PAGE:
—Plenty of practice baskets to put before/after your round.
—Sits on a beautiful piece of property.
—Signage mostly accurate, and includes elevation change
—Pay to play, and no better than multiple courses within 15 miles
—Clubhouse sells discs (YAY!), for a steep markup (BOO!)
—Many groups of 8+ to be found clogging course.
—Not really a 27, as advertised. When the extras are opened, players tend to pan them as an untidy mess.
I’ve been stoked to play Kaposia Park for a couple of months now and finally got my chance, playing with my son and his bestie. We found it underwhelming.
Don’t make too much of my above nitpicking about pay to play—I always list it in the “Cons” on a review so that prospective players will know to expect it. I paid $10 total for my son and me, and we went around twice. That’s not really the problem with this place.
What was more difficult were several matters of social behavior, one of which is common to most everywhere I’ve played, and the others more specific to Kaposia Park itself.
Starting with the one that happens everywhere. Courses stack up with guys (always guys) playing single. Dudes, take the frickin’ headphones out, meet another player, and, by joining up, do your part to decongest a course. It’s crazy to have an 18 holer running slow with 15 singles out at the same time, but it seems to be the way of things. When a course is tight, particularly on weekends, people should group up to four to keep things moving.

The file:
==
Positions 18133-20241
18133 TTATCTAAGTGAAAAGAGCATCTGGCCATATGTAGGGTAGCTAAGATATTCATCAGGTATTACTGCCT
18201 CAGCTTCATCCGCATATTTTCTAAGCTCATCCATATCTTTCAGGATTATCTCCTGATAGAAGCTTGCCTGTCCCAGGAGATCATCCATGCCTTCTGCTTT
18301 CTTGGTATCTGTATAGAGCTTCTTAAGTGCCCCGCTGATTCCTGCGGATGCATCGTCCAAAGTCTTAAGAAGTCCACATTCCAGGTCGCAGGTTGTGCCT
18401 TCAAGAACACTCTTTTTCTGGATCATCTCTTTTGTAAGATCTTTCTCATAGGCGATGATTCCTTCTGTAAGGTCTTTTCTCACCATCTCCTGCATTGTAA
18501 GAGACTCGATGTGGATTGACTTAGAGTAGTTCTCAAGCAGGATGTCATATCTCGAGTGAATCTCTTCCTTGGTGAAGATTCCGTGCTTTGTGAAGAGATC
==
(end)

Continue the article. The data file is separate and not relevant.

At Kaposia, getting people to gather didn’t seem to be nearly so much the problem as the opposite. Yes, there were still singles out there on a busy day, but we also got stuck behind a group of 6, a group of 8, and a group of 10. The latter, when the three of us asked to play through while they were still on the tee, declined, although they relented on the next hole. I admit, it looked like (and in two cases smelled like) all these mini-crowds were having a banger of a good time, but they should either be willing to split up or be prepared to let just about everyone through.
Social issue #3. The weed was so thick in the air that we couldn’t decide which direction it was coming from. By mid-way through the second lap, we sort of decided that it just hung out over the course as a semi-permanent fog when the winds are down. No shade there necessarily—y’all do you—but it was annoying to have to wait for a group that was stopped so that they could all light up.
It has not escaped my attention that I still haven’t said anything about the holes themselves. They’re fine. Not amazing. Not necessarily better than nearby Bethany University. but fine. This is a completely wooded course. The set up favors RHBH play pretty strongly, but there is some variety. Signage is present on most holes, and includes elevation changes. Tees are concrete, in excellent shape. Baskets are Prodigy, in good shape. Edge of fairway drop offs on the back nine can be treacherous when covered with leaves. Speaking of which, they are everywhere, and discs are easily lost on the fairway in late fall.
There seems to be a bit of elevation magic happening at KP. There seem to be all kinds of holes thrown uphill, but few bombs from altitude. Pathways between holes can be fairly long, and I noticed that we were walking downhill or side hill on most of them.
I won’t be heading back to Kaposia Park soon. To be fair, our long fall is finally ending this week. Even next season though, I’m not likely to make the drive and pay the dough to play a course that has plenty of trues peers in the area, and which allow for a more consistent pace of play.
Please don’t hear me as discouraging anyone else from playing Kaposia Park. I’m not. It’s a good course, and I am giving it an above average 3.5 stars. I just don’t think it’s the destination it is reputed to be.